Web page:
How do you use technology to transform healthcare and positively impact patient outcomes? It’s a question with scores of possible answers – but it’s one that Arm, Great Ormond Street Hospital (GOSH) and partners are trying to address as part of GOSH’s Digital Research, Informatics and Virtual Environments (DRIVE) initiative, which launched today.
The goal of the initiative is to harness innovative technologies and rapidly embed them in hospital practice – first within GOSH itself, and then throughout the NHS. Within this partnership, Arm’s focus is on artificial intelligence (AI) at the edge – that is, on the devices that we hold in our hands or employ every day in our homes and workplaces. Each of these devices has the potential to capture and process data in real time, providing instantaneous situational analysis, identifying patterns and prompting swift, decisive action to enable better experiences or avert problematic scenarios.
The exciting thing about collaborating with GOSH is that the possibilities are literally infinite – and each of those possibilities has the potential to improve a sick child’s life.
Costs are always an issue for healthcare providers so, as we tried to narrow down our initial ideas, we began looking at things at a macro level – for example, how can we streamline processes, and help GOSH to deliver cost-effective care? But we were also interested in looking at things from a patient’s perspective.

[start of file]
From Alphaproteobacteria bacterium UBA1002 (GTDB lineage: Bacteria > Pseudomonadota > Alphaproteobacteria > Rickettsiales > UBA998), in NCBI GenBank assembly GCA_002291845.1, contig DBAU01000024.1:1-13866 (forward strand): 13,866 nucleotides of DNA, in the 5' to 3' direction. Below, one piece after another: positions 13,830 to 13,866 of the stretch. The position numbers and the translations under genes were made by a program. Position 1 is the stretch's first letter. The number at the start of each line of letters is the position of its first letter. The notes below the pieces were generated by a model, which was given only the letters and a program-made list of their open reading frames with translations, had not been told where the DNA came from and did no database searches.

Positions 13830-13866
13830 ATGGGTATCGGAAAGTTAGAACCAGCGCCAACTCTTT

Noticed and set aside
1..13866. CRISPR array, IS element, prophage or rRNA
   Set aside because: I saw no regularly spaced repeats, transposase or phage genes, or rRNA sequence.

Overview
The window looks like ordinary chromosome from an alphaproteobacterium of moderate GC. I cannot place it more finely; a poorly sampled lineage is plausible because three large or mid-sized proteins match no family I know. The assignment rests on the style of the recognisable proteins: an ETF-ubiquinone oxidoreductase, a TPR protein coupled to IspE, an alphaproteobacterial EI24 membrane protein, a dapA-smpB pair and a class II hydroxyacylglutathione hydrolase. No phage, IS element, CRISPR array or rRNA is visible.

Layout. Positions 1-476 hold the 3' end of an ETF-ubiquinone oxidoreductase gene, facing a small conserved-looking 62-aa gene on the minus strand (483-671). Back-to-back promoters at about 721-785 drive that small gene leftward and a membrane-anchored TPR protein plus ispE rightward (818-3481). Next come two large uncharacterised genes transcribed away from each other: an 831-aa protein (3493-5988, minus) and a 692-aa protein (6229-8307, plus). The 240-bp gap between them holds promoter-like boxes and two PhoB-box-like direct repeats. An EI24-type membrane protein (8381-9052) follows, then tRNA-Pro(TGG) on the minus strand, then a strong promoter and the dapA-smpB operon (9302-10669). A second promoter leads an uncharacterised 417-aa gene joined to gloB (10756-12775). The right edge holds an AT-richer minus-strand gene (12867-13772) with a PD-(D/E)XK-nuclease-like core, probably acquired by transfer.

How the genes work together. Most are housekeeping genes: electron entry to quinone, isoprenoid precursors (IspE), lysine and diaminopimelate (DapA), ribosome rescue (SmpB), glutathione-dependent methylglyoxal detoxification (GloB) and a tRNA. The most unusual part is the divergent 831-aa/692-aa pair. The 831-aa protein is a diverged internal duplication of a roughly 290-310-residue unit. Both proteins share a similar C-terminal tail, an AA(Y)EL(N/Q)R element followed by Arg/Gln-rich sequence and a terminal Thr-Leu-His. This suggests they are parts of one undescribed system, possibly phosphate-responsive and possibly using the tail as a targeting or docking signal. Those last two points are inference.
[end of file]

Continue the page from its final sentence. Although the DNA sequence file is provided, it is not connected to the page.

AI has the versatility to be applied to many different scenarios, so we were confident it could provide a compelling response to a range of issues in the healthcare space.
AI is already having a significant impact across virtually every market: it’s revolutionizing the way we interact with our devices; it’s pushing the dramatic advances in self-driving cars; and it’s also affecting less obvious sectors, such as farming and logistics. The potential for AI is so far-reaching, it’s hard to imagine a sector that won’t be affected – and healthcare is no exception.
News headlines are full of examples of fantastic AI applications that are having a dramatic impact on patients’ lives: a team of experts from Moorfields Eye Hospital and Google’s DeepMind recently created an algorithm that enables computers to analyze high-resolution 3D scans of the back of the eye and detect more than 50 eye conditions. Amiko’s Respiro, the smart asthma inhaler add-on, tracks and reports on inhalation technique, flow rate and volume, providing insights to the patient’s care team and shaping future treatment plans. There are apps in development that aim to analyse suspicious-looking moles and alert the user if they appear cancerous.